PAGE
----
A Canadian pharmaceutical lobbying group, Innovative Medicines Canada (IMC), and its members filed a lawsuit on Friday against the government, resisting new regulations meant to lower patented drug prices. The lawsuit is the second legal challenge from the group within the past three months after the Canadian government made major reforms to lower drug prices.
The final regulations, published in August, address numerous ways for Canada to prevent the increase in drug pricing. Specifically, the regulations alter the list of countries that Canada can compare drug prices before setting their own pricing. The new list removes countries where prices are the highest, allowing the average drug prices used for comparison to decrease. Additionally, the government will be able to consider the cost-effectiveness of new medicines when setting prices.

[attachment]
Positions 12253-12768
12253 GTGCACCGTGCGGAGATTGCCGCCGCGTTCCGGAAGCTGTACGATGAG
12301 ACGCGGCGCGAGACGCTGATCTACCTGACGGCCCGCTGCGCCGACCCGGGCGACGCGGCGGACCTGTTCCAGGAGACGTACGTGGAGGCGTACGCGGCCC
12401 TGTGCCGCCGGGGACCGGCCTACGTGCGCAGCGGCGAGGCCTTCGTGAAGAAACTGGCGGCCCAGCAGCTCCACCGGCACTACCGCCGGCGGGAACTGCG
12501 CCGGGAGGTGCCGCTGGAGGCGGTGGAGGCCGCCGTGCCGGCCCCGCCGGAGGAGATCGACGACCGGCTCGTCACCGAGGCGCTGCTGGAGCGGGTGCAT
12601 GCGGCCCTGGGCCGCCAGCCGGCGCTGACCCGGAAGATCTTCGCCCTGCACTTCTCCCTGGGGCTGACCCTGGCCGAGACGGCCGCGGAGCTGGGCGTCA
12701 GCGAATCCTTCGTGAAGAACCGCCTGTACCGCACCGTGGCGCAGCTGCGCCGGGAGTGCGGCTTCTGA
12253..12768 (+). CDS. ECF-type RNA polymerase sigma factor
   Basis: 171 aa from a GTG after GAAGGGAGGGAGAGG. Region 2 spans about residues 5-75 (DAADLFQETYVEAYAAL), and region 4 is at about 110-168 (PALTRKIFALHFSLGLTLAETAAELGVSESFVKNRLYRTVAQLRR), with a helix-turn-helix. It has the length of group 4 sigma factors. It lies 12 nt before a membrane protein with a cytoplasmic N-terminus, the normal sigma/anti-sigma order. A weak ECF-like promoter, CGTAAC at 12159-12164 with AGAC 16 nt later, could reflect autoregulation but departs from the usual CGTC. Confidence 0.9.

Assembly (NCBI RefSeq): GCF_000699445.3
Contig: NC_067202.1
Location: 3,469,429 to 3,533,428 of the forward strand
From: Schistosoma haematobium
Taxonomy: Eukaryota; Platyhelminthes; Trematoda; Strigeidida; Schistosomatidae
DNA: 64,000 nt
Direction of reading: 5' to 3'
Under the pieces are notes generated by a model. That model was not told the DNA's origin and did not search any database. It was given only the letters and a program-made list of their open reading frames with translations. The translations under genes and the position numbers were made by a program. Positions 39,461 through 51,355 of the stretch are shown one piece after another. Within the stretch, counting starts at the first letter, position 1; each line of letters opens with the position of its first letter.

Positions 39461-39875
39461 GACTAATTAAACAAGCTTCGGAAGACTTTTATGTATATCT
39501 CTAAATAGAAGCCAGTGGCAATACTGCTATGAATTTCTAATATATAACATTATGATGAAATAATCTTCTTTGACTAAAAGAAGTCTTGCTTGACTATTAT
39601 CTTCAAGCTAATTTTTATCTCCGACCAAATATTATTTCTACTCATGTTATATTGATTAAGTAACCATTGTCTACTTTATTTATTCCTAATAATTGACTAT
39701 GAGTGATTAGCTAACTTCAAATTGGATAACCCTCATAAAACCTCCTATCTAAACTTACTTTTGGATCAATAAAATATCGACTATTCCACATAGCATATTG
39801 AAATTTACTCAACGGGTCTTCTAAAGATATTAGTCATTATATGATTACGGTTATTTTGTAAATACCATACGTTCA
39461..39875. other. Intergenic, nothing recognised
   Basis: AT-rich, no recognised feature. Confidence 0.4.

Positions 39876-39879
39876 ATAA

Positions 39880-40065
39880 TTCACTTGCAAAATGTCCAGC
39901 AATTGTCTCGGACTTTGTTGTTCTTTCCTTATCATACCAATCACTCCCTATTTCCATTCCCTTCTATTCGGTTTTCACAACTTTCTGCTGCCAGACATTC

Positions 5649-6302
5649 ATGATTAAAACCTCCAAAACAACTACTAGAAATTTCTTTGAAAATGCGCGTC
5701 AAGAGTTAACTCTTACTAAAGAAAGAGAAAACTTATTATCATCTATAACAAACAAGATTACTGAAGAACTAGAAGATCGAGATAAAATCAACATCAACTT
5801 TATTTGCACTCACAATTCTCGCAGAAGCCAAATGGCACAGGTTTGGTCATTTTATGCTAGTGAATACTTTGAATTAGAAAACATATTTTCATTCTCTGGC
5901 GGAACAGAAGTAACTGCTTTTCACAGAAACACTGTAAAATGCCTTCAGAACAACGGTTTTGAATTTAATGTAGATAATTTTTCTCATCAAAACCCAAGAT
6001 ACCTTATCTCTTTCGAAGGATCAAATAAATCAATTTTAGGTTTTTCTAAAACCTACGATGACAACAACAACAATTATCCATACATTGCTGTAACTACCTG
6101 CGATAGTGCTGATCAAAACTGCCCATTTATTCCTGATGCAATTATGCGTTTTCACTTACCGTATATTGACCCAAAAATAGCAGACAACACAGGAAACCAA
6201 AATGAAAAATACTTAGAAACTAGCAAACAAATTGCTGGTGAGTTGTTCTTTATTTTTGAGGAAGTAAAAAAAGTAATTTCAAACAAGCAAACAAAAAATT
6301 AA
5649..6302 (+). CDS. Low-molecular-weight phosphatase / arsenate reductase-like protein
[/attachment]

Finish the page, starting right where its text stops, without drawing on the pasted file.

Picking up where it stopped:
The Canadian government estimates the new rules, which will be effective July 1, 2020, will save roughly $10 billion over a decade.
IMC’s lawsuit alleges these new regulations will discourage drug innovation in Canada and requests the court to block their implementation. Through the limiting of pricing, the launching of new drugs will be delayed or entirely prevented. Furthermore, with staunch regulations, the group argues investment in the pharmaceutical industry will be hindered.
In a press statement, IMC President Pamela Fralick stated, “Canada is not creating a sustainable environment for innovative medicines.”